Visitors to the Historical Society of Carnegie typically come for two reasons: they love former Pittsburgh Pirates great Honus Wagner or they have a connection to the small, southwestern Pennsylvania borough.
The building houses a small museum dedicated to the famous shortstop, and a tiny replica of the borough’s Main Street, old photographs of mill workers and genealogical records. And depending on where the visitors are originally from, they might pronounce the name of the borough differently.
Good Question! listener Ali Scarr has lived all around the country and said she’s never heard the word pronounced like it is in western Pennsylvania.
“Everywhere else I’ve lived they say ‘CAR-nuh-gie,’ but here they say ‘Car-NAY-gie’ with a bigger emphasis on the middle syllable,” Scarr asked. “I was just wondering, why?”
This region is filled with buildings and institutions that bear the name of steel magnate Andrew Carnegie. He was born in Dunfermline, Scotland, raised in Allegheny City (now the North Side) and by the late 19th century, had become one of the wealthiest industrialists in the country. His companies employed many throughout western Pennsylvania, including residents in the community that would become Carnegie.
The borough was once two separate municipalities, Mansfield and Chartiers, but because they were already sharing police and fire departments, they decided to merge in 1894. Historical Society Secretary Jeff Keenan said the town held a contest to determine the new name and Carnegie was the winner. As a nod to the honor, Andrew Carnegie donated one of his first libraries to the borough.
“The Andrew Carnegie Free Library and Music Hall … is still a very vital part of Carnegie,” Keenan said. The town celebrates its 125th birthday this year. Kennan said through the years, Carnegie’s endured floods and fires, but has managed to stay afloat while small former steel towns around it struggled.
Residents of the nearly 8,000-person borough call their home Car-NAY-gie, because that’s how Andrew would have said it. A video by the Carnegie Corporation of New York features Scottish people in Carnegie’s hometown saying his name the way western Pennsylvanians would, with the emphasis on the second syllable. Barbara Johnstone, a retired professor of linguistics and rhetoric at Carnegie Mellon University, said while there is technically no “correct” pronunciation of proper nouns, it’s generally accepted to say a word the way the person with the name would say it.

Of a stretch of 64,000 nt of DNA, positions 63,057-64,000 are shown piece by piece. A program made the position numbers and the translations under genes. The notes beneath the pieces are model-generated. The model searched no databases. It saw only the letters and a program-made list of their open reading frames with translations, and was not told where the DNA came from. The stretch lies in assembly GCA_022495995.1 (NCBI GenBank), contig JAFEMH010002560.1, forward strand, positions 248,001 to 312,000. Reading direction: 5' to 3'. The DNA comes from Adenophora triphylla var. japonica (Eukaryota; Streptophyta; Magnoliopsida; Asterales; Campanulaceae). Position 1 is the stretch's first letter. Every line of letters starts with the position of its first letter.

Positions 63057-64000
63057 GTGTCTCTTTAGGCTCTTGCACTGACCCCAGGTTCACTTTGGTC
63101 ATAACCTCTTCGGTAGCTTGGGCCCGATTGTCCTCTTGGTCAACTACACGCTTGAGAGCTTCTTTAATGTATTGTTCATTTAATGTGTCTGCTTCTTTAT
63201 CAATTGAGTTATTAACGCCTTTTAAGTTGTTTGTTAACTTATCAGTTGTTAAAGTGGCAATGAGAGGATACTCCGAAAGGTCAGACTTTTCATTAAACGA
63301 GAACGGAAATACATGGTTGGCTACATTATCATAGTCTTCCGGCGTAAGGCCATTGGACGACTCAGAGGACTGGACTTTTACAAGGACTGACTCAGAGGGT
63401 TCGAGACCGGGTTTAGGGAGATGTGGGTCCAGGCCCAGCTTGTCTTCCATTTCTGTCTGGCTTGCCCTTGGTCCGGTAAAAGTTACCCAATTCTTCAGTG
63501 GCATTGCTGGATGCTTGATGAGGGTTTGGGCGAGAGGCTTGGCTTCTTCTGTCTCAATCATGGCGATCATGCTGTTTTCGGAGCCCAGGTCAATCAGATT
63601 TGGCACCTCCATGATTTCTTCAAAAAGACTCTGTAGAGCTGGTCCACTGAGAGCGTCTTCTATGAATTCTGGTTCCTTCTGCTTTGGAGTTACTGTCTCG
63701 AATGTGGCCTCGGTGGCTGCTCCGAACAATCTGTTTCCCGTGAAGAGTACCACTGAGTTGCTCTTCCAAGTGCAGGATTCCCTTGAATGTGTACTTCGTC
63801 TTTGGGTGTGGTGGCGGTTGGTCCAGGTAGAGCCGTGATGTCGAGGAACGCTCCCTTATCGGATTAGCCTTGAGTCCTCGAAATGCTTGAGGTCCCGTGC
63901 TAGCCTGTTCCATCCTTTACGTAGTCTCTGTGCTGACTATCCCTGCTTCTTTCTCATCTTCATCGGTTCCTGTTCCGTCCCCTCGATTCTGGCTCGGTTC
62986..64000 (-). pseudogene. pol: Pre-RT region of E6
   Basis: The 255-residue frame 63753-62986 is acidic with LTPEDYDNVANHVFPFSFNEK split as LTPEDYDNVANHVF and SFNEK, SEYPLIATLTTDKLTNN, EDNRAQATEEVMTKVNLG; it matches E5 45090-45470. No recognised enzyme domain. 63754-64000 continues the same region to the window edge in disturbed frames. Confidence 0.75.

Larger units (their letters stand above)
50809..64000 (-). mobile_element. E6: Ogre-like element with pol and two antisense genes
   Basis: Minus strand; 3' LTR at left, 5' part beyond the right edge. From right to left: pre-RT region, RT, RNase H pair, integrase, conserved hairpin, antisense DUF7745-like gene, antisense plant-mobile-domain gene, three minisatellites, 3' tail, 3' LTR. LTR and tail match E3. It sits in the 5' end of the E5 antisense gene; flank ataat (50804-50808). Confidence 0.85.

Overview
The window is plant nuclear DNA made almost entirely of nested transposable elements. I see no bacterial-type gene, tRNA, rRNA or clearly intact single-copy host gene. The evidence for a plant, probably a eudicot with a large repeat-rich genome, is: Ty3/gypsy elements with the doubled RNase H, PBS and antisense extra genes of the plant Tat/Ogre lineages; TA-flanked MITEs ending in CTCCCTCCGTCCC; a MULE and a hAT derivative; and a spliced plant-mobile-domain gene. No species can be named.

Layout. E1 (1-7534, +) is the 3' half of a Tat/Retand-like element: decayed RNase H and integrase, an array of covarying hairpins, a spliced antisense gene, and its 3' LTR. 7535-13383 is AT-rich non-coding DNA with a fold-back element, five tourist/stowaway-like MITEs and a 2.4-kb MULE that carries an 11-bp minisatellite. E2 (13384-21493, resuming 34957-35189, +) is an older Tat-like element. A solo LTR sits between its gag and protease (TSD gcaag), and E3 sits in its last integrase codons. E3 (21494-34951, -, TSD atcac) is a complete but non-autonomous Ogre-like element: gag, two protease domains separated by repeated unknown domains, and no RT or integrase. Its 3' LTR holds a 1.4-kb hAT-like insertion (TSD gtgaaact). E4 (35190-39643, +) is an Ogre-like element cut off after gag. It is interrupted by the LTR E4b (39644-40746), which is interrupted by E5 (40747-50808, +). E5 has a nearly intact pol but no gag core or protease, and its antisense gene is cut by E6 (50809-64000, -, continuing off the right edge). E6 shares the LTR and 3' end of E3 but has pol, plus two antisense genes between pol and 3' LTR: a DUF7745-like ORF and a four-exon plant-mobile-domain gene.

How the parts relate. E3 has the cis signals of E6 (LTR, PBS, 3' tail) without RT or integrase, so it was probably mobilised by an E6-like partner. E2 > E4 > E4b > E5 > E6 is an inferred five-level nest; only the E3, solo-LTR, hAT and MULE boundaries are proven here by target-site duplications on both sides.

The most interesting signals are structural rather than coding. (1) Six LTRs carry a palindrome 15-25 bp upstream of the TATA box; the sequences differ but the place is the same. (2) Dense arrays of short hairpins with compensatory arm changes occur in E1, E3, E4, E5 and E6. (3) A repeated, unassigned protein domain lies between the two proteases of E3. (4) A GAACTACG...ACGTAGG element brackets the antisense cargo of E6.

“We just have to look at usage,” Johnstone said. “Then in a few cases, if there are people who are out there saying, ‘this way is correct’ or ‘that way is correct,’ we can take that into consideration.”
In this case, no group is very vocal about correcting pronunciation, but it is clear that there is a regionally-specific difference. When it comes to “Carnegie,” Johnstone said the syllable count could contribute to its vocal delivery. Consider other three-syllable words like carnival or character, she said, for which the emphasis is on the first syllable.
“That kind of default way to pronounce a word with three syllables, with certain exceptions, is to put the stress on the first,” Johnstone said. “So I think people have somewhat ‘American-ized’ or ‘English-ized’ [Carnegie.]”
After all, people in his home country of Scotland still place the emphasis on the second syllable. When he moved to Pittsburgh and developed his companies, people started saying his name more and more often as his fame and wealth grew. Johnstone said because Pittsburgh is blocked to the east by the Appalachian Mountains, the city became relatively isolated linguistically.
“Things have kind of stuck on here, kept on going here, that have gotten lost elsewhere,” Johnstone said. Take for example, the dialect referred to as Pittsburghese, with words like “yinz” and “nebby,” and phrases like “redd-up.” These might seem foreign to non-western Pennsylvanians because they didn’t spread across the country in the same way as other terms. Pittsburgh experienced such a big wave of immigration at the turn of the 19th century that all the non-English speakers’ languages mixed with English to form a blended dialect.
Varied pronunciations usually make little difference to the meaning of a word, Johnstone said. But she says a word’s pronunciation is illustrative of something more.
“On the face of it, it really doesn't matter. Why would anybody make a fuss about it?” Johnstone said. “But these differences can come to matter. Words are important and how and even pronunciations are important.”
For Jeff Keenan at the Carnegie Historical Society, the alternative way of saying his borough doesn’t bother him.
“In the realm of all that's important, as my father would say, I don't think it's worth getting upset over.”